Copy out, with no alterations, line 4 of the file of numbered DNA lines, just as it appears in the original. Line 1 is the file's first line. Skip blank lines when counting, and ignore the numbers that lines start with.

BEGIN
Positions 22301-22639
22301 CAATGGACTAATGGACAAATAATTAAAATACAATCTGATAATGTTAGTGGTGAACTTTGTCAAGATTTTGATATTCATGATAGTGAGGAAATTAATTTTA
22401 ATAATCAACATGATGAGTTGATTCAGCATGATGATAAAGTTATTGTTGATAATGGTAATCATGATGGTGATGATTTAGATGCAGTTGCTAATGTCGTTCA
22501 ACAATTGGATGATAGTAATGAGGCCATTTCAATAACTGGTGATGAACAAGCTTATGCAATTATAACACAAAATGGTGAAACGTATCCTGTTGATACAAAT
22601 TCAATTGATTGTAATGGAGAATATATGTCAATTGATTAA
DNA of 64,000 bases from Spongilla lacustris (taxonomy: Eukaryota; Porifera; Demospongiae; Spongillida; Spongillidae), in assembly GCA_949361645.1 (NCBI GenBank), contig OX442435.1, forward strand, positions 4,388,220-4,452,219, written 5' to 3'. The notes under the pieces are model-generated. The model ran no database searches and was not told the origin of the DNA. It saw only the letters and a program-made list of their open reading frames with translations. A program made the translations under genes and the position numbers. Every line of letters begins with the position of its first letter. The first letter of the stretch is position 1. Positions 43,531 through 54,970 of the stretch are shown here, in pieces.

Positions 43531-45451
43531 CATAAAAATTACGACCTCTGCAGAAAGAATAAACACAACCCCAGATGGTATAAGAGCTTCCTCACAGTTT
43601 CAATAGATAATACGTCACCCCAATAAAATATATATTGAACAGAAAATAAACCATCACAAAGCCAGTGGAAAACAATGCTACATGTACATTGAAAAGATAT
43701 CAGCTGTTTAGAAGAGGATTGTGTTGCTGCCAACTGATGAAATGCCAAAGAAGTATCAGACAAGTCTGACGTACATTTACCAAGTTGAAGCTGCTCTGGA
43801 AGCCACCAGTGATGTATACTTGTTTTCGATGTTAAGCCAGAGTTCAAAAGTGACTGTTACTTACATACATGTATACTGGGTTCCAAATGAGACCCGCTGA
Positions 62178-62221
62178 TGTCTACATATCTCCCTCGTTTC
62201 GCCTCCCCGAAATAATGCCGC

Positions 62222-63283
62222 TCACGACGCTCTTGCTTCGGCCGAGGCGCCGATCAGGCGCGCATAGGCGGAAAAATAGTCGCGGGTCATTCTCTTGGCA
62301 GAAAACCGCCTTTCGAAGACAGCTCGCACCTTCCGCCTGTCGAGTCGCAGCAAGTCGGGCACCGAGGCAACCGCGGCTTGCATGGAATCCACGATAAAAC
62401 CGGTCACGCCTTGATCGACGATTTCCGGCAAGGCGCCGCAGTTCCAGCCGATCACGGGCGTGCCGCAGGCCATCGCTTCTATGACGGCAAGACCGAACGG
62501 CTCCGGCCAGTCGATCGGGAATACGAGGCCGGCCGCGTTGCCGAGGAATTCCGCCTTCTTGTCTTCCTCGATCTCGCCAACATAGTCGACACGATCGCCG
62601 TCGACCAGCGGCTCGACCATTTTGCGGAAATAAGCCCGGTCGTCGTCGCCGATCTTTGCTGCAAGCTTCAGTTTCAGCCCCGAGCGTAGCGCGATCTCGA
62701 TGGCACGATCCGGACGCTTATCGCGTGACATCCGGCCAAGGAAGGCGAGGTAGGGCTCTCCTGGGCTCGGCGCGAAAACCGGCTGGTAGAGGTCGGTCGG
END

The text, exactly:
22501 ACAATTGGATGATAGTAATGAGGCCATTTCAATAACTGGTGATGAACAAGCTTATGCAATTATAACACAAAATGGTGAAACGTATCCTGTTGATACAAAT